All That Sass

I recently received a news release announcing that the Word of the Year for 2005 was, according to editors of the Webster's New World College Dictionary, "infosnacking"--which denotes the random, through-the-day nibbling of news, e-mail and information on the Web. This surprised me on a couple of counts, the first being that I'd never heard the word, and the second being that the word was so silly and half-assed.

I'm sorry, but if you try to play "infosnacking" in a Scrabble game against me you're going to be picking up tiles for a week. When did the bar for word-ness get to be so appallingly low? And if the witless "infosnacking" is a word, why not say "newsnoshing" or "datamunching," both of which are more euphonious?

I demanded an explanation.

"It's a dreadful word, yes," agreed Michael Agnes, editor-in-chief of Webster's NWCD, who talked me off my ledge of indignation by noting that "infosnacking" did not actually make it into the 2005 edition. Word of the Year is an exercise in lexical currency. "The editors pick one word that tickles our funny bone or reminds us of something about the way language works, or reflects our current state of affairs," he says. "It's a word that has a story."

Still, Agnes didn't rule out that this bete of a word eventually could be immortalized in the sans serif type of a headword, should it catch on. "We're not the French Academy," he says amiably. Apparently, lexicographers long ago abandoned any notion that they were gatekeepers of proper English. If a word achieves a certain currency--if it is used often enough, long enough and in enough places--it becomes a candidate. "Bling" is a strong possibility for this year's edition, and "intelligent design" is a shoo-in. Somehow, "irritable bowel syndrome" managed to get in the 2005 edition ahead of both.

"We can be descriptive but not prescriptive or proscriptive," Agnes says. After all, "my idea of what is standard English and what is highfalutin' English and what is substandard English is not the same as T.C. Boyle's and John Updike's and Julian Barnes'. "

That's all well and good, but "infosnacking"? Sheesh. ("Sheesh," by the way, is a new entry in Webster's NWCD.)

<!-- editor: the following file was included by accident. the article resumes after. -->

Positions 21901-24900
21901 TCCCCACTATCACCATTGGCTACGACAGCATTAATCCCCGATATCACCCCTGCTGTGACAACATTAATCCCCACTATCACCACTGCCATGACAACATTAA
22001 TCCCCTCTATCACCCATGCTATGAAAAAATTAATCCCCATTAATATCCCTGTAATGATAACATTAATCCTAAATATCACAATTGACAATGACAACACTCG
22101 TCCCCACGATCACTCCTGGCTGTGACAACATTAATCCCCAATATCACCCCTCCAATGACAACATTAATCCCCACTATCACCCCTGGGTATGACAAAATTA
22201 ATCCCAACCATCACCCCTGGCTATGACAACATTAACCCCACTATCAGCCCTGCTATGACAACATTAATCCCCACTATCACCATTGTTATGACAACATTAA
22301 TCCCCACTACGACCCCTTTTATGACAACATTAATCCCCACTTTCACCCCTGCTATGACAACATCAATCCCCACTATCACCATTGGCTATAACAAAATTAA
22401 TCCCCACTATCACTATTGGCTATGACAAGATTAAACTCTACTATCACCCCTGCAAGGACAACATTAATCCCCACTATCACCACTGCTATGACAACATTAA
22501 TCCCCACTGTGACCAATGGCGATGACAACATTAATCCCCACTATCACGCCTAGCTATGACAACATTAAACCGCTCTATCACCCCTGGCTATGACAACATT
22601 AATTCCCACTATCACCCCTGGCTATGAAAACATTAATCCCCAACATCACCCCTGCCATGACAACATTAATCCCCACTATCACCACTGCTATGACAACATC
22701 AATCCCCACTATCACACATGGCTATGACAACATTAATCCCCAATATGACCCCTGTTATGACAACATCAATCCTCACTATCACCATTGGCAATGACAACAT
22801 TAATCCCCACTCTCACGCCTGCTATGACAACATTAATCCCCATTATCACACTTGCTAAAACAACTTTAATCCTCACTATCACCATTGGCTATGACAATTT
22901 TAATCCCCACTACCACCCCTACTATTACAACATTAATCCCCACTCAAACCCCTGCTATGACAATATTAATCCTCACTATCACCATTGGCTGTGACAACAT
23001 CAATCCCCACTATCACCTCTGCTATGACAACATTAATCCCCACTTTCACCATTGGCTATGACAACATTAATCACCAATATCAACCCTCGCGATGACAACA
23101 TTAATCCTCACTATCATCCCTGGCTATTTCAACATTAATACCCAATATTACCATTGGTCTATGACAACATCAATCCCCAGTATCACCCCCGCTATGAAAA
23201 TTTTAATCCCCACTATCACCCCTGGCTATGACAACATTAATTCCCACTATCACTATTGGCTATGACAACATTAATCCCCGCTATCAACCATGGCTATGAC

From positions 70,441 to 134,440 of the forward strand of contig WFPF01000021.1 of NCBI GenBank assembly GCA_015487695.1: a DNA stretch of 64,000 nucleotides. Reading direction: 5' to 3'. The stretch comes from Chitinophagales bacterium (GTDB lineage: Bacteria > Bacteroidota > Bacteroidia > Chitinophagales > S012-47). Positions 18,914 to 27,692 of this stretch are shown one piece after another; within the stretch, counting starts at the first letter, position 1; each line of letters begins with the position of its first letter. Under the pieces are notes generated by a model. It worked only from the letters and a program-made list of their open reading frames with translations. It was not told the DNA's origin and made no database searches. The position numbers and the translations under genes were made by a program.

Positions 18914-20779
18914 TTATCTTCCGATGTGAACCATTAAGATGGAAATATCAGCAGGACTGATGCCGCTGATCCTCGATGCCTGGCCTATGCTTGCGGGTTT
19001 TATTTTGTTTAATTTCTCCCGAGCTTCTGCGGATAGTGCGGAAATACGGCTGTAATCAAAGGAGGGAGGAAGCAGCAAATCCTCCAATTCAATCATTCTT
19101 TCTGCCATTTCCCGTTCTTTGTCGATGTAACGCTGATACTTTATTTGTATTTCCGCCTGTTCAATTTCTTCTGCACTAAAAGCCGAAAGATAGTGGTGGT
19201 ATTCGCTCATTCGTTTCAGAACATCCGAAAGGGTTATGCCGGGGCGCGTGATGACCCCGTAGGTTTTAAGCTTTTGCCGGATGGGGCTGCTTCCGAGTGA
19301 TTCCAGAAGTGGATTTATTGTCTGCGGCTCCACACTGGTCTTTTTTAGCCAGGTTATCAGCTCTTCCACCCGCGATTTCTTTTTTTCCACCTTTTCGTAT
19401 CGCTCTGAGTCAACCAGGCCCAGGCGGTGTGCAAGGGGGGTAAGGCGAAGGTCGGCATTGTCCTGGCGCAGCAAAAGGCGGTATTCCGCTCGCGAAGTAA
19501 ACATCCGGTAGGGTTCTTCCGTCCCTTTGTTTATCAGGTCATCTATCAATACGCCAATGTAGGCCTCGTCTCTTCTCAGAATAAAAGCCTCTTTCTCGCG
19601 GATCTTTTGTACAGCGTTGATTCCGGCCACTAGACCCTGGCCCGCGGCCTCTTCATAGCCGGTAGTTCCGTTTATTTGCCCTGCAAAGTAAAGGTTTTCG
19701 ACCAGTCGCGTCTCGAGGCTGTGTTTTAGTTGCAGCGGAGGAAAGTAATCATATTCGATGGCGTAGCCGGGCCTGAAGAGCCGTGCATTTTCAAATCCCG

I've spent the past few hours poring over end-of-year lists of words and catchphrases--ubersexual, wiki, vodcasting--and I find myself on the unfamiliar end of conservatism. Some words and phrases born in the stellar nebula of pop culture and technology are irresistible. For instance: metrosexual--still No. 1 on the touchstone website, the NORAD of the pop lexicon--so purely resonates with our experience of a well-turned-out urban man that it might as well have come from Shakespeare.

But it will be a sad day for me when I open my dictionary (Agnes' tome happens to be the official dictionary of the Associated Press) to find the word "flee-ancee," referring to runaway bride Jennifer Wilbanks, or "crotchfruit," a snarky reference to children, perhaps favored by childless couples.

As a person who navigates the world of words, I lately feel swamped with neologisms, droll catchphrases and pop-culture sass. I barely have time to digest "muffin top"--that is, the roll of fat bulging out of low-rise jeans--before I have to parse "whale tail"--the bit of thong that peeks out of those same jeans.

English professors and lexicologists might disagree, but from a user's standpoint it seems the language is experiencing a kind of cosmic inflation caused by the millions suddenly armed with the written word through blogs, e-mail, text messaging and other forms of instant, worldwide, key-stroked communication. The language, in other words, has been handed over to the pajama-clad mob. As much as I appreciate the demotic, open-source temporality of English and all its jazzlike improvisation, I long for one authority to tell me, in an ontological sense, what is and isn't a word. If only for Scrabble purposes.

I'm not alone. "People regard the dictionary as this sacred book in which they have 100% faith," said Agnes. "They don't even think of a human agency behind it."

How do pop words rise to the empery of dictionary citation? In his book "Predicting New Words: The Secrets of Their Success," Allan Metcalf proposes the FUDGE scale: Frequency, Unobtrusiveness, Diversity, Generation of other forms and meanings, and Endurance of the concept. A key feature of the successful neologism, says Metcalf, is that it is instantly comfortable and familiar, easy to wrap one's tongue around. Thus the seeming inevitability of "regift" and the snowball's-chance of "ambient findability," referring to the pervasive access to even the most esoteric info on which one would, um, snack.

A well-known lexicographer, Metcalf is executive secretary of the American Dialect Society, and the ADS' Word of the Year competition--decided at the annual meeting in Albuquerque, N.M., this month--certainly had some interesting candidates, including "bumper nuts" (fake testicles hung from vehicle hitches) and "exlax option" (referring to the hasty removal of troops from a deployment, especially from Iraq).

Maybe "infosnacking" isn't so bad after all.

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